Muturi Confirms His Plans On CBA and Retraining For Teachers
The new Chairperson of the Teachers Service Commission (TSC), Jamleck Muturi has once again promised to implement the 2017-2021 Collective Bargaining Agreement (CBA) in full. Muturi, who assumed office this week, stated that teachers should be motivated so that they can be able to do their work. This comes at a time when Kenya National Union of Teachers (KNUT) has been in constant tussle with TSC over the manner in which the commission implemented the CBA and the introduction of Career Progression Guidelines (CPG) by the commission, which has been the root cause of endless court battles between the union and the commission, impacting on union’s operations and membership. In August last year, the commission stopped the pay rise of around 103,624 teachers who were members of KNUT.
In a statement issued by the commission that time, it indicated that only tutors not affiliated to union were to get the pay rise, saying the payroll for the KNUT members was not factored in Phase Three of the 2017-2021 CBA after a court ordered that terms be based on the schemes of service and not CPG as TSC had sought.
“The judgment of the Employment and Labour Relation Court, has necessitated preparation of two parallel payrolls in order to comply with the court ruling without disadvantaging teachers who are not KNUT members,” the statement read in part. The commission further added in the statement that “Inevitably, this will also lead to KNUT members losing all the benefits embedded in the CPG as an implementation tool for the CBA. In addition, reversal of grades and full recovery of the previously enhanced salaries and allowances since 1 July, 2017 shall be effected.” KNUT-affiliated Headteachers, Deputy Headteachers and Senior Teachers were among those who missed out the pay rise.
In December 31st 2018, TSC filed a Petition in court after KNUT issued a strike notice. The union was opposing the current promotion model, the CPG, Teacher Professional Development (TPD) Programmes and teacher appraisal system; which the court ruled out on the matter in 12 July, 2021. By that time KNUT membership was over 180,000 and going for a strike meant that learning activities in all public primary schools and some secondary schools could be interrupted hence the commission went to court to stop the strike. In the judgment which highly favoured the union, the court set aside the performance based on career progression frameworks for teacher management and remunerations, and further stopped the implementation of performance appraisal tools. The commission said that based on the ruling it could not implement the benefits under the third phase of the CBA, which didn’t affect Kenya Post Primary Union of Teachers (KUPPET) affiliated members.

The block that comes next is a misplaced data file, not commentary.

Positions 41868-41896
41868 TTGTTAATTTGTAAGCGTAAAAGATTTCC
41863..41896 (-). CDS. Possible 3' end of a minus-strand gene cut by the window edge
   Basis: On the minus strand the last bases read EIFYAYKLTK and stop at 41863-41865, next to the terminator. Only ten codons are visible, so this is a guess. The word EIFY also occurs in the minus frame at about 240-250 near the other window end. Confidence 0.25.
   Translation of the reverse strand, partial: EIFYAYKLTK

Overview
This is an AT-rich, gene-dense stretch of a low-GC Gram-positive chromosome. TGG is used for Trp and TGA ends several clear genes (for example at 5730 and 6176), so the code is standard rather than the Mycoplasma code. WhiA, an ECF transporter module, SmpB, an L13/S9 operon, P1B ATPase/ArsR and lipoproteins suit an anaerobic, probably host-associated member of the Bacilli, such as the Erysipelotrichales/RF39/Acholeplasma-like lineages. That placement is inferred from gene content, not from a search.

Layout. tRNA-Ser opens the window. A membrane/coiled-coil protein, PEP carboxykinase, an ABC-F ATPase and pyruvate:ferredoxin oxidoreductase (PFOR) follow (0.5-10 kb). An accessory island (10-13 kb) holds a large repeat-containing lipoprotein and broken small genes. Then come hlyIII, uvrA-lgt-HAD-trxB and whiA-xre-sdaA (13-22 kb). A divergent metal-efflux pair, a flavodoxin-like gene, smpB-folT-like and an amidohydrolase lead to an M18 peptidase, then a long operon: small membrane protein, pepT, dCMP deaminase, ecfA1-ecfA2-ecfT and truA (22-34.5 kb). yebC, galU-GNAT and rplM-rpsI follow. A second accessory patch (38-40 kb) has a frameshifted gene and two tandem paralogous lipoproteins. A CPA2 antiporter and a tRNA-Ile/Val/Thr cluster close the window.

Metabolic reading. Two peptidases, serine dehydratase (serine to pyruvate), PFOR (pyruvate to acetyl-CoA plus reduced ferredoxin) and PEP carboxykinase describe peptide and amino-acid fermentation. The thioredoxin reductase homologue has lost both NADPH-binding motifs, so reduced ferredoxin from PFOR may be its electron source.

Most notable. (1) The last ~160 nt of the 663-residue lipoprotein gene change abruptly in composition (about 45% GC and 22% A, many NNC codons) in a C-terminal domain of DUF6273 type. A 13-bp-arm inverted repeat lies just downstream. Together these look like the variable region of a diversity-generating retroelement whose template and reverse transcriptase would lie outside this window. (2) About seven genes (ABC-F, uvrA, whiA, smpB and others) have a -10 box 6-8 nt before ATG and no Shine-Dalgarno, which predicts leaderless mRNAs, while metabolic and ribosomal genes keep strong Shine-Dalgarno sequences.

Although the Employment and Labour Relations Court ruled in favor of KNUT, its members lost financially, thus causing an exodus of teachers from KNUT to other Teachers’ unions since July last year while others opted not to be attached to any Teachers’ union. Since July 2019, KNUT has lost up to Sh1 billion in union dues and this has hindered its operations due to decrease in membership to about 30,000 members from over 180,000. The Sossion-led union used to get about Sh143 million every month before the dispute escalated between the union and the commission.
In May 2018, the commission issued a policy introducing CPG and abolished the three prevailing schemes of service for non-graduate, graduate and technical teachers and lecturers. Under the old arrangement, all non-graduate teachers in job group G would progress through automatic promotion to job group L.
Promotions were effected every three years and based on annual appraisals. The teachers could also move from job group L to N through interviews, while graduate teachers in job group P would move through to job group R. Under the new arrangement, all teachers will be required to undertake modular training in selected institutions, which will issue certificates that will be filed by TSC to guide promotions.
It meant that teachers would no longer be promoted based on academic papers but on professional training and work output, a move that has been for time faulted by Sossion.
Muturi further stated that he will seek to improve the quality of teaching through post-college training for teachers, and just like other professionals such as lawyers, teachers should undergo post-graduate training to improve the quality of service.
“This is important for us to bring dignity back to the teaching profession,” he said. “I will engage all parties involved and address the contentious issues.” Next.